Flu death toll in Snohomish County rises to 26

EVERETT — The number of people in Snohomish County to die from flu has now risen to 26, far exceeding the typical toll for an entire influenza season.

“In my 10 years, this is absolutely the worst flu season,” said Dr. Gary Goldbaum, health officer at the Snohomish Health District.

“The 26 deaths we’ve got has hit an incredible new record and the season hasn’t ended,” he said.

Snohomish County has had the second highest number of deaths from flu in the state, exceeded only by Pierce County where 27 people have died. King County has reported 22 flu deaths. Statewide, 114 people have died from the flu, according to the state Department of Health.

Influenza began circulating widely just before Christmas and it often continues to spread at high rates through the end of February.

Careful counts on the number of flu-related hospitalizations and deaths began during the 2009-2010 flu season, the year of the H1N1 outbreak. The previous record number of local deaths from flu — 16 — occurred during the 2014-2015 flu season.

The eight most recent deaths included five people from Everett, two men in their late 60s; a woman in her late 40s; a man in his late 70s; and a man in his late 80s; as well as a woman in her late 80s from Lake Stevens; a woman in her late-80s from Lynnwood; and a man in his late 50s from Arlington.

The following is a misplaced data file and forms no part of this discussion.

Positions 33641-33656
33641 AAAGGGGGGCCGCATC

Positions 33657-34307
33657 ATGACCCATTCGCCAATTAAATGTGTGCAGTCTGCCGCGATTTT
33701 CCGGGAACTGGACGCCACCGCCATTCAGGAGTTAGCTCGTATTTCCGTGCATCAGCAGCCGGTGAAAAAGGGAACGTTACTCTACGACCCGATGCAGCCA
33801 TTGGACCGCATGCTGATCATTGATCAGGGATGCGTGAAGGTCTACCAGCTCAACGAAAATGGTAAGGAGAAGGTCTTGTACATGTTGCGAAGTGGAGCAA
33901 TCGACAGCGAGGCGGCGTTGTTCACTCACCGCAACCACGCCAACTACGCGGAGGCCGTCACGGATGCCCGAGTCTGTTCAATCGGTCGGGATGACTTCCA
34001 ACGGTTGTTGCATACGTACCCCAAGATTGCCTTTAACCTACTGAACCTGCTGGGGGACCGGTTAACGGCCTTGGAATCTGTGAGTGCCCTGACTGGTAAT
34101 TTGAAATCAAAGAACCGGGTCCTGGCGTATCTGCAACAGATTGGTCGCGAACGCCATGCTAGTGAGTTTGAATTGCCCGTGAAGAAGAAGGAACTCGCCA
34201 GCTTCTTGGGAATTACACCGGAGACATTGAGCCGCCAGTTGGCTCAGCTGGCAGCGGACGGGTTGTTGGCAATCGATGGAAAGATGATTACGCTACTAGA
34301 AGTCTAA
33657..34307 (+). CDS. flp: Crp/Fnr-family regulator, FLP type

All had health conditions that made them more susceptible to the flu.

The death of the Everett woman in her late 40s is the youngest death recorded in Snohomish County this flu season. Most of the deaths this year have been among those in their 70s and up.

It’s too soon to know why this year’s flu has been unusually deadly, particularly for older adults, Goldbaum said. There may be several contributing factors.

Flu began circulating a little earlier than usual, and typically about a third of seniors don’t get vaccinated, he said.

It’s still unknown whether the unavailability of flu mist kept some people, particularly children, from being vaccinated, he said. Once infected, children can easily spread the flu virus.

Flu mist, delivered by a squirt into the nostrils, is an alternative to the flu shot but it wasn’t available this flu season. Tests showed that the mist was ineffective in fighting off influenza viruses among children 2 to 17 years old during last year’s flu season. Federal health officials announced in June that the nasal spray flu vaccine should not be used to battle flu this year.

Local hospital emergency rooms and medical clinics are being hit hard during the continuing flu epidemic with high numbers of patients, Goldbaum said.

“The hospitals are at capacity,” Goldbaum said. Many emergency rooms have to put people in hallways waiting for beds become available.

On Monday, Providence Regional Medical Center Everett’s emergency room treated 310 people.

“Please, before you jump into your car or dial 911, if you can, contact your own health care provider,” Goldbaum said. “It may be you can manage at home.”

In a five-day period ending Wednesday, 37 people were admitted to Providence for treatment of influenza-related illnesses. Since mid-December 251 people have been hospitalized there for influenza. Countywide, 319 people have been hospitalized for flu-related illnesses.